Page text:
Shakespeare and Japanese Folklore blend in ‘Ran’

Movie from legendary Akira Kurosawa screened at UIS


Photographs courtesy of Image provided by UIS Newsroom

The UIS Office of Student Life invited students and faculty look through “a lens of feudal Japan” with a screening of the film Ran. 

The 1985 film is an adaptation of Shakespeare’s King Lear set in feudal Japan, specifically an era known as the Warring States period where the country was divided into dozens of competing provinces.  A piece of Japanese folklore also inspires it, the legend of Mori Motonari, who was a feudal lord known for his political diplomacy during the turbulent era.

Ran follows the Great Lord Hidetora Ichimonji who decides to divide his land among his three sons. His oldest two sons each try to stage a coup against their father and become warlord.

The film was directed by Akira Kurosawa, an influential Japanese film director and screenwriter in the history of Western cinema.

Peter Shapinsky, a UIS associate professor in history who studies medieval Japanese piracy, held a discussion after the screening on the film’s main themes.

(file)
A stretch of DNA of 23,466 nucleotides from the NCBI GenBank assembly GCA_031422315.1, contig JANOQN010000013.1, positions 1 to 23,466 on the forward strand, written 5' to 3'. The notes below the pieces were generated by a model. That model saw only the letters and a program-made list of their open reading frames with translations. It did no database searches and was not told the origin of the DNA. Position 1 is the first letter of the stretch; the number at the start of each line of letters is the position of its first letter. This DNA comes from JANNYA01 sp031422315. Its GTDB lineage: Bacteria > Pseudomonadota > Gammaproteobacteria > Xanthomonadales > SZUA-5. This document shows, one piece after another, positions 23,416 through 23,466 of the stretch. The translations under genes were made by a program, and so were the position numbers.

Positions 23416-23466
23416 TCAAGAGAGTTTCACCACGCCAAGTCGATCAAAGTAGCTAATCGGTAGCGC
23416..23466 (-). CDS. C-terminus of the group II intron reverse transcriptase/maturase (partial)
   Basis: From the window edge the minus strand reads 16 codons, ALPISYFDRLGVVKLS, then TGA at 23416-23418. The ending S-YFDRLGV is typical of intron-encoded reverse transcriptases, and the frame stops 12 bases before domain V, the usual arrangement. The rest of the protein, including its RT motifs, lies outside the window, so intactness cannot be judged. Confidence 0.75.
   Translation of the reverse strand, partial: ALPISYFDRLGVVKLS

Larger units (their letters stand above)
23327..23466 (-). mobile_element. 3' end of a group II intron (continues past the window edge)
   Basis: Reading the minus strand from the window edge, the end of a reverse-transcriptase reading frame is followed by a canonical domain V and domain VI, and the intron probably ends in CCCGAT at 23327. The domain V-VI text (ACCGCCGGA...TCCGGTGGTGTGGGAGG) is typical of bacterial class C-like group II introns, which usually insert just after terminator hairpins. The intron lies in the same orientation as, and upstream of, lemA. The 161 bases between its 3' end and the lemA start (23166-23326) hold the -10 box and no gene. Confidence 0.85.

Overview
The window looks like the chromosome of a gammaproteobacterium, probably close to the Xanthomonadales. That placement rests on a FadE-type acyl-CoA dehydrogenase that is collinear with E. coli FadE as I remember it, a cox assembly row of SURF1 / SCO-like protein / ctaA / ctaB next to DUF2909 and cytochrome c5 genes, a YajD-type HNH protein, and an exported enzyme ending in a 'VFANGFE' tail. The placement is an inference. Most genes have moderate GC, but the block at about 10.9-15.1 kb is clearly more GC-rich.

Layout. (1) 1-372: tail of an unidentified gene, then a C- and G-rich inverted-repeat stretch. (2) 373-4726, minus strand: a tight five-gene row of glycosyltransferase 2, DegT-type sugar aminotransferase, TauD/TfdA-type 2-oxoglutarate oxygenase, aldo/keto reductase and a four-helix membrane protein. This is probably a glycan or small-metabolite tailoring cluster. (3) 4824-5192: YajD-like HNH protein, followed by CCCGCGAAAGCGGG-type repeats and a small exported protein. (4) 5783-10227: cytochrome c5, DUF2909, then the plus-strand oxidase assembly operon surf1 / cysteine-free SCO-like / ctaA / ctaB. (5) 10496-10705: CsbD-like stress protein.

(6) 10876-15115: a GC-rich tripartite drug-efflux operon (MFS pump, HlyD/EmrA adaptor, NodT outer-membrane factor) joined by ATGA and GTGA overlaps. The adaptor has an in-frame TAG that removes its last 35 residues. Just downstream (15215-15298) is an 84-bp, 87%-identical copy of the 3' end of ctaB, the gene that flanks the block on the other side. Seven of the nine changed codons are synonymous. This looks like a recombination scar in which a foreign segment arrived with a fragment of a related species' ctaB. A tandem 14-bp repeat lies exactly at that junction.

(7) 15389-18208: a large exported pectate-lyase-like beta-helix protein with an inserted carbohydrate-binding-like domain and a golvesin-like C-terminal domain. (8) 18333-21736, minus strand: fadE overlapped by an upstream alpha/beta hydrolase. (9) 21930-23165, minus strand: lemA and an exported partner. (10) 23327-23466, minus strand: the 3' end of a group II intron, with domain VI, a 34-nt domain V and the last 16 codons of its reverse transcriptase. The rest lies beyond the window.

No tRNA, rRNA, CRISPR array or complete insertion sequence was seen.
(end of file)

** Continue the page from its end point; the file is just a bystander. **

“Kurosawa in his many films across the 20 century makes powerful artistic statements about the tensions set in Japan in that period between society and the individual,” he noted. “He asks questions about what is the price of militarism. He asked questions about what is human nature. Ran deals with all these themes.”   

At the end of the film an open discussion was held by Shapinsky, where he asked questions concerning the film to attendees. All attendees could answer and discuss between one another with the starter questions that Shapinsky provided. In addition to the open discussion, attendees were also allowed to ask questions about the film and any cultural or implied symbolism that wouldn’t have been understood having grown up in a western based society.

One audience member, whose mother is from Japan, pointed out that people need to interpret the film with Japanese social norms of inheritance distribution. 

“In Japan, it is casual that the oldest son inherits everything of the family, and other sons have to figure out how to get their own castle,” she said. “Also, in the film, the society is based on duty, instead of what they hope, although we could never understand how those guys made their politic decisions.” 

The screening was part of The NPR Illinois Foreign & Independent Film Series, which is sponsored by the Office of Student Life.